“Liberators of nothing”
Local radio reports attribute robberies and break-ins to the anti-balaka almost on a daily basis.
The head of the African Union (AU) military contingent in CAR, Gen Simon Martin Tumenta, described them in a recent press conference as “brigands and terrorists” who, unlike the Seleka, never kept their word.
For Gen Francisco Soriano, commander of Sangaris, the French peacekeeping mission in CAR, the anti-balaka “are liberators of nothing”. There is therefore no basis, he said, for transferring them to camps pending their return home.
Seleka fighters, on the other hand, are currently in camps overseen by international peacekeepers. Soriano said this had been possible because “we know who they are. But who are the anti-balaka? Who is in charge of them?”
“You have a chief who announces he has 25,000 under his command and another who announces he has 30,000. Where are we going to put 55,000 people? And if we put them in camps we become responsible for them - for protection, feeding, medical care and ensuring they have a future in the country?”
While Kokate, who describes himself as a “military coordinator” is said to be willing to have the government take charge of fighters under his command, a rival anti-balaka leader Patrice-Edouard Ngaissona - the subject of an arrest warrant - has by some accounts conditioned his men’s compliance on Bozizé’s return to the presidency.
Mackouzangda, the minister, noted that determining exactly who should benefit from any demobilization procedure will be difficult as “nearly everyone says they are anti-balaka.”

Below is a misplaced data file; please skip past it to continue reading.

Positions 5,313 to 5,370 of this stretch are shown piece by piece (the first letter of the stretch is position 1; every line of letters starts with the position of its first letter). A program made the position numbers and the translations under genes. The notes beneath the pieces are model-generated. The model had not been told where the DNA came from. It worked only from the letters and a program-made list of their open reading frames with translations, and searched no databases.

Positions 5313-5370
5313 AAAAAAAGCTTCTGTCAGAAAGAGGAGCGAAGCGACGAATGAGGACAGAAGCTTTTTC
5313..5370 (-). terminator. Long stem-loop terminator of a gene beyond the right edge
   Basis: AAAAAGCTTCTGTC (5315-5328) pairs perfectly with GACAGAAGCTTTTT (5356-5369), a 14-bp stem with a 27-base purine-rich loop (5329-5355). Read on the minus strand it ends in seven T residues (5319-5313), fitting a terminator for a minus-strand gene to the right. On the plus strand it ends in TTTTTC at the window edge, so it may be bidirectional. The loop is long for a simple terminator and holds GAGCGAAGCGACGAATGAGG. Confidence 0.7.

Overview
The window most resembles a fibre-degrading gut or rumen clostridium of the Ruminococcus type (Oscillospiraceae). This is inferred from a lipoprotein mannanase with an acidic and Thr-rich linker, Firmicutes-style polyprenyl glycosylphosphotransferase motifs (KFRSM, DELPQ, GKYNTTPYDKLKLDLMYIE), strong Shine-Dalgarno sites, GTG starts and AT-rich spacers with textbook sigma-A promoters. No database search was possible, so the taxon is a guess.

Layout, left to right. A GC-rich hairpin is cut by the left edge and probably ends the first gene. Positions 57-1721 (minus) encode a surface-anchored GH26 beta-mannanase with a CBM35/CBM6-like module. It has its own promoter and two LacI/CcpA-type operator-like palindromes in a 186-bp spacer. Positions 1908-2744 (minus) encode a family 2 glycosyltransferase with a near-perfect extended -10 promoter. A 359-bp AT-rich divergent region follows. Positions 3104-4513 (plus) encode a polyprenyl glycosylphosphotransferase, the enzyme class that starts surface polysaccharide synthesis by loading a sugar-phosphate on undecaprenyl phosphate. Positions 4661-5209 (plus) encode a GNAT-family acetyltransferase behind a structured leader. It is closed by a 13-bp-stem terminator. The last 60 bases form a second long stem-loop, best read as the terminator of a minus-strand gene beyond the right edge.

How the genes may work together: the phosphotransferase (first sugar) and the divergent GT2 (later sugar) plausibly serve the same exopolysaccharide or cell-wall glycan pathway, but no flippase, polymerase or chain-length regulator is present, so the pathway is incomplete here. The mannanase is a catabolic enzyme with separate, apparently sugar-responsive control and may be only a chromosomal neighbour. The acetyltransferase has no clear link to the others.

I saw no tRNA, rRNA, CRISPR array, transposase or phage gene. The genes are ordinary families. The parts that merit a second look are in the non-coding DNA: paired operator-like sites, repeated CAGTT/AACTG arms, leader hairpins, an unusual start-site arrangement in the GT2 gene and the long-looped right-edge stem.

The numbers of such potential beneficiaries are therefore almost impossible to determine. One local journalist ventured that there were fewer than 1,000 anti-balaka from rural areas currently in Bangui.
Earlier this month, firefights broke out in the western town of Berberati when AU peacekeepers and CAR police tried to disarm anti-balaka there. Since then, there has been a stand-off, with anti-balaka reinforcements reportedly sent by Ngaissona, but under orders not to confront the AU troops.
After visiting Berberati at the head of a delegation of UN agencies, Kouassi Lazare Etien, interim humanitarian coordinator in the country, said: “Normally, for a disarmament to succeed the armed group needs to be put in camps. In my view a decision needs to be taken at a high level on the possibility for the anti-balaka to be regrouped so that they can be disarmed.”
One difficulty with disarming and demobilizing the anti-balaka in the current context will be their close links with the CAR armed forces. By some estimates most of the latter (whose number is put at up to 8,000) are also anti-balaka.
International Crisis Group’s Central Africa researcher Thierry Vircoulon told IRIN that there was a risk of the anti-balaka developing into Congolese style Mai-Mai militias, preying on the population often in collaboration with national security forces.
*This report was amended on 20 March to add the government's call for weapons to be laid down, and to correct that a few thousand, rather than a few hundred, Muslims remain in Bangui.